Putting Brad Ausmus’ tenure with the Detroit Tigers into perspective

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The Detroit Tigers announced on Friday that they would not be extending manager Brad Ausmus beyond the 2017 season. The announcement not only closed the book on a roller coaster tenure for Ausmus but also wraps up arguably the greatest run in the history of Tigers baseball, albeit with a bumpy landing.

Ausmus has been HEAVILY scrutinized throughout his four seasons as the skipper in Detroit, especially later in his tenure. A new era of Tigers baseball is going to begin on Monday, October 2 — the day after the end of the regular season — when the team begins the search for the 38th manager in franchise history.

Jun 23, 2017; San Diego, CA, USA; Detroit Tigers manager Brad Ausmus (7) looks on before the game against the San Diego Padres at Petco Park. Mandatory Credit: Jake Roth-USA TODAY Sports

But when we look back on the brief stint here in Detroit for Ausmus, perhaps the best way to describe it would be this: he was a rookie manager inheriting a veteran-laden, “win now” ball club.

Simply put, he was never the right fit. And he ended up being the biggest fall man for a core of Tigers whose window of winning a championship was closing.

Quite frankly, it's hard to pin all the lack of success from the Tigers over the last three seasons on the manager. Ultimately, the players have to go out and execute day in and day out. Unfortunately, more often than not, they were unable to do that. But Brad ended up biting off more than he could chew in his first managerial gig.

This is four years that Ausmus will certainly reflect on and use as a valuable learning experience for where ever he ends up next in the game of baseball; whether that be next season or down the road. Brad himself had comments on the position change — comments that were interpreted as “B.S.” by another staff member here at DSN — where he said he needed to “evaluate himself” moving forward.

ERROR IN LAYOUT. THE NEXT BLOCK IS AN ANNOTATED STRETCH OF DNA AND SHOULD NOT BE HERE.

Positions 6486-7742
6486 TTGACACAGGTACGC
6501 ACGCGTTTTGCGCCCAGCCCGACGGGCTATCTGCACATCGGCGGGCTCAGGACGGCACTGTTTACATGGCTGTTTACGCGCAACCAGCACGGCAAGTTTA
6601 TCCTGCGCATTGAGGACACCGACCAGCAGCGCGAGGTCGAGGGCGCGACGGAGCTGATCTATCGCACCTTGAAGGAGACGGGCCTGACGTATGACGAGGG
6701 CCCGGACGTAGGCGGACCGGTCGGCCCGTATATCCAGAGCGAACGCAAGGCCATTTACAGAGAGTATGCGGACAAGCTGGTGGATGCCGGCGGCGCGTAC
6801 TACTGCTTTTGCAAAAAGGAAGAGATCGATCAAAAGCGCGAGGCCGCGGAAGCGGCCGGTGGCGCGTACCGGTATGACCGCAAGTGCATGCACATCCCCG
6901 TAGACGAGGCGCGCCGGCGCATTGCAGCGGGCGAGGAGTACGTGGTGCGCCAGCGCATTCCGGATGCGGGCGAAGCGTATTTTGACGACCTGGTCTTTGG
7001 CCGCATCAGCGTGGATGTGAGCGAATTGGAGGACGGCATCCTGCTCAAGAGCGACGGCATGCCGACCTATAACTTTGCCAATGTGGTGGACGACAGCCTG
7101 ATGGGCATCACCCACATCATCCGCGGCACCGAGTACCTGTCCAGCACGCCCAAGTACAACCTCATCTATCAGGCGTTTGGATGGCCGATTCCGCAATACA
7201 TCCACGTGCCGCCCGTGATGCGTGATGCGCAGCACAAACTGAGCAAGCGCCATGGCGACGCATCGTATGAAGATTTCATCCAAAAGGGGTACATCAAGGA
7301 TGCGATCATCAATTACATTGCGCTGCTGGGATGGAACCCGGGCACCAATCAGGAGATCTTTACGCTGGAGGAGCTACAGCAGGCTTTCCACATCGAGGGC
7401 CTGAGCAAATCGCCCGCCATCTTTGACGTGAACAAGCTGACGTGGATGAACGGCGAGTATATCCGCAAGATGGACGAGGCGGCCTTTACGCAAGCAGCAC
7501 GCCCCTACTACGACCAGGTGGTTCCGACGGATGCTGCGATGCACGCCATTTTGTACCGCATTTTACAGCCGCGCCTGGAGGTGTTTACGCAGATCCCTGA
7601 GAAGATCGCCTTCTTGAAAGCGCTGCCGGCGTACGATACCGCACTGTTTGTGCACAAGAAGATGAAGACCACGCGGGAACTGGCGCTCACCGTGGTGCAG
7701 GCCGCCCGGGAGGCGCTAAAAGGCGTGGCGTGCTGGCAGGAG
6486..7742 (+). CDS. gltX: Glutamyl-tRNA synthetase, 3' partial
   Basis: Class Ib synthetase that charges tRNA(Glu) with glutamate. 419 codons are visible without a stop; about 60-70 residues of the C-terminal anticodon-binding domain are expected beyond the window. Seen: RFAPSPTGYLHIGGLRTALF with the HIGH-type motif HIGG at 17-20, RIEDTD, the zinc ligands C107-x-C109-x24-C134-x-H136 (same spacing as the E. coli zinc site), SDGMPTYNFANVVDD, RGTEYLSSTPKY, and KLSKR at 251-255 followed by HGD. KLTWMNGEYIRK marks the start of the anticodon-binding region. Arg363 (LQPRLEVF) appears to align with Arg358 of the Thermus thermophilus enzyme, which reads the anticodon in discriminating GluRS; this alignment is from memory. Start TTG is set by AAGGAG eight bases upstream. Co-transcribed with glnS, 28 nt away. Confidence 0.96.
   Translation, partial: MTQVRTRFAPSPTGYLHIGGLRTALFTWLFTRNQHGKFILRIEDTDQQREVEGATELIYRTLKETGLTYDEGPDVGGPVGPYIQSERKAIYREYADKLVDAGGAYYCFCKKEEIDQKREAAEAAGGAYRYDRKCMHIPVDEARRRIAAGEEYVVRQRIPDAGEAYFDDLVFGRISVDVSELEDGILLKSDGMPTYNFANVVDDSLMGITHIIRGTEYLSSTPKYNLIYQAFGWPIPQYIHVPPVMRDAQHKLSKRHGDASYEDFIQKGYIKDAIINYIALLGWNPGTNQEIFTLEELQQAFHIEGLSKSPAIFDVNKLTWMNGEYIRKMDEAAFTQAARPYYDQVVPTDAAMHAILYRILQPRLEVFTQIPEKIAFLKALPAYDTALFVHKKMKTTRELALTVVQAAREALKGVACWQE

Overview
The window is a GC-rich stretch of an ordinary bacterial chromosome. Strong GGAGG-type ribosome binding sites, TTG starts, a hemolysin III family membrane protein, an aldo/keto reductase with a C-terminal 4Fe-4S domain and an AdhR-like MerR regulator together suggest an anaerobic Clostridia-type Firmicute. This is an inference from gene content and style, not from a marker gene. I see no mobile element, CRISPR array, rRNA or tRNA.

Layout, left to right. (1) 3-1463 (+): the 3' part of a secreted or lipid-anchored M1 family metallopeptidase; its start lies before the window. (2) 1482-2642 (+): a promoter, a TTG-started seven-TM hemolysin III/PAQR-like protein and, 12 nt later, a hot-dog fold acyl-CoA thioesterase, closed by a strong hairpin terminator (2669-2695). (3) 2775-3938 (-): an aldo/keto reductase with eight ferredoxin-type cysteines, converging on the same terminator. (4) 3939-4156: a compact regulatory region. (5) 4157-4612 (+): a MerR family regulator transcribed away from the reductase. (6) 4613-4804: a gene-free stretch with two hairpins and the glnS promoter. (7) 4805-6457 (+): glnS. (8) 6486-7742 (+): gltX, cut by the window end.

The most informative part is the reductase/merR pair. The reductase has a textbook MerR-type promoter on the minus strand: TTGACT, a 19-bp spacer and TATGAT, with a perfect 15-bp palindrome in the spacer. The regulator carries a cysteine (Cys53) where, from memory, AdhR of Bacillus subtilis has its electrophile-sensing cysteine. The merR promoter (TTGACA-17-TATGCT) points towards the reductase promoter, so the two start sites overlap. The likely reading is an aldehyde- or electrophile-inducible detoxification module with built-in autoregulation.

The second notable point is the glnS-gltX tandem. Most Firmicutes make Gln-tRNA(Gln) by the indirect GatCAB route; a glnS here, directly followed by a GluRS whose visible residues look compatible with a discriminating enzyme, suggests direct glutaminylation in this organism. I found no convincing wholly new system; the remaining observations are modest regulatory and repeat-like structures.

Brad Ausmus, Detroit Tigers
Mar 20, 2017; Lakeland, FL, USA; Detroit Tigers manager Brad Ausmus (7) talks with teammates before an MLB spring training baseball game against the New York Mets at Joker Marchant Stadium. Mandatory Credit: Reinhold Matay-USA TODAY Sports

To me, that says that he knows he made some rookie mistakes along the way. Whether it be in-game tactics or handling of the media, or whatever you choose to poke holes in his ability to manage a baseball team. Brad has appeared to accept those mistakes and will use those to get better.

And while he has openly shown interest in working with a younger and rebuilding ball club, Ausmus also knows that he has not earned the trust and respect of many Tigers fans in recent years. So, coinciding himself with the expected losing that is to come is something he knows will not go over well with fans.

Now, some like myself could argue that any in-game tactics were clouded due to a lack of trust in player personnel to execute, namely the oft-times pitching struggles. Though Brad has periodically and openly questioned some of his own decisions after the fact. But we could be saying this about 29 other managers as well.